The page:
ALMATY -- Russian President Vladimir Putin and Belarusian President Alexander Lukashenka are cementing their ties in an attempt to stay afloat, as both leaders face increasing pressure from voters and the international community.
Putin on Monday (September 14) backed the embattled Belarusian strongman and promised a $1.5 billion loan as Lukashenka vowed to strengthen ties with Moscow.
The two leaders held one-on-one talks at Putin's residence in Sochi that lasted about four hours.
It was Lukashenka's first foreign trip since his win in widely disputed presidential polls August 9 prompted mass protests against his rule, the latest drawing tens of thousands on Sunday (September 13) in Minsk.
The meeting came on the heels of regional elections in Russia that opposition leaders claimed as a symbolic win following the poisoning of Russian opposition leader Alexei Navalny in late August. Navalny is recovering in Germany.
Stick closer to 'older brother'
Putin appeared to endorse Lukashenka's political future, praising the Belarusian's plans for constitutional changes designed to appease the opposition.
During joint televised comments, Putin said he was "sure that considering your experience" this would "allow the development of the country's political system to reach new heights".
Lukashenka, who has been in power for 26 years, began raising the question of changing the constitution several years ago.
Putin offered economic support, saying Moscow would extend Belarus a loan of $1.5 billion.
Belarusians should deal with the political crisis "themselves, calmly and in dialogue with each other, without hints or pressure from outside", he said.
Lukashenka thanked Putin for behaving "very decently" and said Belarus needs "to stick closer to our older brother and co-operate on all issues".
'Russia will be next'
If the Belarusian regime topples as a result of large-scale protests, "Russia will be next," Lukashenka warned in an interview with Russian TV September 8.
Russia's state-run news agency, RIA Novosti, reported on the comments made by Lukashenka, who in a meeting with Russian journalists in Minsk urged sustained efforts given "certain political events" that will soon touch Russia.
"Do you know what we and the Russian leadership ... figured out?" he asked. "If Belarus collapses today, Russia will be next."
Not even Russia's economic stability, greater than Belarus's, can save Russia, he said.
"If you think that rich Russia will endure this, you're mistaken," Lukashenka said. "I've spoken with many presidents and with my old friend Putin ... and I warned him that it's impossible to fight this."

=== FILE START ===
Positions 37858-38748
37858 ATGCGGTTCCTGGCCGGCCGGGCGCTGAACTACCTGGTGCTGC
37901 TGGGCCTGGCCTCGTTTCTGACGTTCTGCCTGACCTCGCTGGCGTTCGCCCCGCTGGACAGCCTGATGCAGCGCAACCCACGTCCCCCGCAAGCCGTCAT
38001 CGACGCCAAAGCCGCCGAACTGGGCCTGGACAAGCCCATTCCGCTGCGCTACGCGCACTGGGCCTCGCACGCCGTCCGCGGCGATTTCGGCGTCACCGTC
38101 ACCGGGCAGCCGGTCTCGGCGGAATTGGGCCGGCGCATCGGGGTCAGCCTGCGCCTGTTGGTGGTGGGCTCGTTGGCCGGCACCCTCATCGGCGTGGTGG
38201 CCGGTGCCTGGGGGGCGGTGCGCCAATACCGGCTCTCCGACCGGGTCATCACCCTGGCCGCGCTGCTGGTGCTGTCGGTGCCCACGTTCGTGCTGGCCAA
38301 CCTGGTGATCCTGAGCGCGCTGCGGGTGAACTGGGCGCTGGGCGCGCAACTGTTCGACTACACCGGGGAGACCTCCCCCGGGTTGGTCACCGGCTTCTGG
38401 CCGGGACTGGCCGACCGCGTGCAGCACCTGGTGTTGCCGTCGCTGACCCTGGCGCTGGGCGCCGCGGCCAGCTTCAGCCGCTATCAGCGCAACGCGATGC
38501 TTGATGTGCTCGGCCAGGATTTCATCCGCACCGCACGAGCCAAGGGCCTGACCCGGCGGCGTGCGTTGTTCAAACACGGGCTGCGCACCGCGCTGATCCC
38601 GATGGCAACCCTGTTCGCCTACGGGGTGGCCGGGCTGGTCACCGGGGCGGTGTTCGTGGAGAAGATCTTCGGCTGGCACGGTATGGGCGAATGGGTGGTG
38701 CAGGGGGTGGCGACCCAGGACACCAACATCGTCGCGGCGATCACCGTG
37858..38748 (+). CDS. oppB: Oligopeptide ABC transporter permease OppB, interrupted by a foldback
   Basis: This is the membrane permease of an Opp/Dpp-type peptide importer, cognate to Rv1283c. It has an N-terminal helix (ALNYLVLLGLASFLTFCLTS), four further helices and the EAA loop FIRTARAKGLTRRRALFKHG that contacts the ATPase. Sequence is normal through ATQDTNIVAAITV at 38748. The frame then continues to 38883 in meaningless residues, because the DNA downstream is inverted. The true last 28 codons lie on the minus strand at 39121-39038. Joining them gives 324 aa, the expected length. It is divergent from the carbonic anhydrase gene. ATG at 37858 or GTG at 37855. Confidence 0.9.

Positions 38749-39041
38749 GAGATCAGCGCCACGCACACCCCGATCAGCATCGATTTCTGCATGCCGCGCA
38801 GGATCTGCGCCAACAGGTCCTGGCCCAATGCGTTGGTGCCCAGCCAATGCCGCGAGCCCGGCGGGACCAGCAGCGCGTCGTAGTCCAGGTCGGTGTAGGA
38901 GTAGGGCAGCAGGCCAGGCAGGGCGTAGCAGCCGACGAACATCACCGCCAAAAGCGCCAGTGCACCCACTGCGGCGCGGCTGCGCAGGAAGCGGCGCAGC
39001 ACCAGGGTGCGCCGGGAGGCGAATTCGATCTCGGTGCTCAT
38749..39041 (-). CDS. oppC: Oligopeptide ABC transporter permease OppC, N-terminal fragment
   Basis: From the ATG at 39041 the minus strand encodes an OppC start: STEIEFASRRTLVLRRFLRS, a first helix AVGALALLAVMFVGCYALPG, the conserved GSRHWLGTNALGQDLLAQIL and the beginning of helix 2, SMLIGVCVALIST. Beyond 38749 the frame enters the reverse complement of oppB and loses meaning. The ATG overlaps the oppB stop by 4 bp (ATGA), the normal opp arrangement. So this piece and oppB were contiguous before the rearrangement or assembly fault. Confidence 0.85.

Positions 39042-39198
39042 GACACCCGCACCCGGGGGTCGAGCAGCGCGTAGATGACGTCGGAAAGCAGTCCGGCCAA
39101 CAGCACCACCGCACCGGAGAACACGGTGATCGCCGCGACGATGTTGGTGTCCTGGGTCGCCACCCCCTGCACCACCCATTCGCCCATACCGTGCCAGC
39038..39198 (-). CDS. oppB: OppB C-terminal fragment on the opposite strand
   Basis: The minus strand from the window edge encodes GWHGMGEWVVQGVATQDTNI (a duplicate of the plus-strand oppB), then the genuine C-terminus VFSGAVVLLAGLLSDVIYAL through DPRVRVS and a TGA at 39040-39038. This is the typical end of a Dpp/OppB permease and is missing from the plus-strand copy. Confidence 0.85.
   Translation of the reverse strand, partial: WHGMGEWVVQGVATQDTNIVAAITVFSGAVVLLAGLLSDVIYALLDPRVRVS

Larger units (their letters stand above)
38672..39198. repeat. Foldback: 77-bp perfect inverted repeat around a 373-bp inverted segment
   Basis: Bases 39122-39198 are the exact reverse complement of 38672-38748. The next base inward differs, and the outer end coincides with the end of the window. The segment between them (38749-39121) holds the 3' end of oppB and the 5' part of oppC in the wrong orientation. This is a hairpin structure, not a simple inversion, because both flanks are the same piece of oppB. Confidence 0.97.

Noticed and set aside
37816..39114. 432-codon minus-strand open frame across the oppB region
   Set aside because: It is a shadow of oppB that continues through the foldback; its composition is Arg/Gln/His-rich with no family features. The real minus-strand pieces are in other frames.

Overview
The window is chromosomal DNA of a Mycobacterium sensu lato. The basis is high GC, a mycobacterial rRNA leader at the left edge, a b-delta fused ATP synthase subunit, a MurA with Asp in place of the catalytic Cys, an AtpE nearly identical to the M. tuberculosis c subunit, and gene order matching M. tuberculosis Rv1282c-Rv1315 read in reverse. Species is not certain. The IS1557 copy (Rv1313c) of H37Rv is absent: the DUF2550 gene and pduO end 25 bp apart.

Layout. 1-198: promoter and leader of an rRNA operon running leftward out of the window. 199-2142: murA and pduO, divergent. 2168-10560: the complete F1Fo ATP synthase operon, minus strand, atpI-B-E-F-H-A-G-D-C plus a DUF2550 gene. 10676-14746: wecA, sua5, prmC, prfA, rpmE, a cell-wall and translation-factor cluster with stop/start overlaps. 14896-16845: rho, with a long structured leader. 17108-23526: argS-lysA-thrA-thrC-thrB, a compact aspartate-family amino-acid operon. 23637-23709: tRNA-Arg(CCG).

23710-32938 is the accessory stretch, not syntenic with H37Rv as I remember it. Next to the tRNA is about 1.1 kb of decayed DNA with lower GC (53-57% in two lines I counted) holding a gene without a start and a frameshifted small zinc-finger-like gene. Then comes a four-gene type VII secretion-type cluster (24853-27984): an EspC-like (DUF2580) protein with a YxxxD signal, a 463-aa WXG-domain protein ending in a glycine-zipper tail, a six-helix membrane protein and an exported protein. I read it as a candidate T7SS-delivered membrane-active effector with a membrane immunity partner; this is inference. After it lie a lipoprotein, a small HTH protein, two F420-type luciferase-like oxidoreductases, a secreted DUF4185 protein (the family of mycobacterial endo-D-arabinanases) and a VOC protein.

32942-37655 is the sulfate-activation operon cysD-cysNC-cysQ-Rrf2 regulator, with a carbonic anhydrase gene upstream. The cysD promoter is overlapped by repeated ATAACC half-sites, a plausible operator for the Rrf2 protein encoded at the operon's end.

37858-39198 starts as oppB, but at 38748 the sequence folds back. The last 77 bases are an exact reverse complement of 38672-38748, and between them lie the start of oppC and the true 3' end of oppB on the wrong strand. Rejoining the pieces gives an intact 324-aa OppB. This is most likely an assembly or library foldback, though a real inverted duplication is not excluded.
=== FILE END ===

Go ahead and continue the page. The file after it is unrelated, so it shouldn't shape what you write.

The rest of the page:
Lukashenka's warnings might bear some truth, according to elections held across Russia Friday through Sunday (September 11-13).
Russians in dozens of the country's 85 regions voted for governors and lawmakers in regional and city legislatures as well as in several by-elections for national MPs.
Pro-Kremlin candidates dominated the elections, which were marred by allegations of fraud. Navalny's poisoning in Tomsk, Siberia, overshadowed the vote as well.
Candidates from the ruling United Russia party claimed a majority of the seats even though the party, along with Putin, has suffered a loss of popularity in recent years.
Navalny's allies claimed a symbolic victory after making unprecedented gains in highly anticipated city council votes in Novosibirsk and Tomsk.
Lab tests in France and Sweden confirmed the Kremlin critic survived an attack with the Novichok nerve agent, Germany said September 14. The Russian regime has rejected accusations that it poisoned Navalny.
Central Asian political analysts have been closely watching the events in Belarus and Russia.
A violent solution to the political crisis in Belarus is unacceptable and the authoritarian regimes of both Russia and Belarus must adopt necessary changes in the political systems of their countries, they said.
It is crucial for Lukashenka to find a common language with the protesters, sit down for negotiations, and identify commonalities between the people's and his interests, said Feliks Kulov, leader of the Ar-Namys (Dignity) political party who previously served as Kyrgyzstan's prime minister and national security minister.
Moscow is helping Minsk based on its own geopolitical interests since the Kremlin needs a stable, manageable state on its flank, he said.
At the same time, the protest sentiment has come to a head in Russia, Kulov said.
"These days the people there are unhappy with their president, Vladimir Putin," he said. "We're living in a time when the world is changing fast, and it's natural that people are seeking changes."
"So Putin needs to take the population's interests into account, develop the economy and improve the prosperity of his own citizens," Kulov said.
'Revolution of mentality'
Although dictators can cling to power for a period of time, they cannot maintain such a system forever, and all autocratic regimes fracture eventually, said Dosym Satpayev of Almaty, director of the Kazakh consultancy Risk Assessment Group.
"People are tired of the old policies," he said in an interview with the Kazakh online edition of Forbes. "Even in Russia, Putin's traditional base is shrinking. People are tired of Putin there."
A new generation has become the backbone of protest movements in Belarus and Russia: progressive young people who need changes, he said.
"This is a revolution of mentality, a revolution of internet technologies," Satpayev said. "It's already become impossible to control the consciousness of the masses."
"Lukashenka himself said in a recent interview that the state media can no longer operate as productively as before," he said. "The internet is dominant."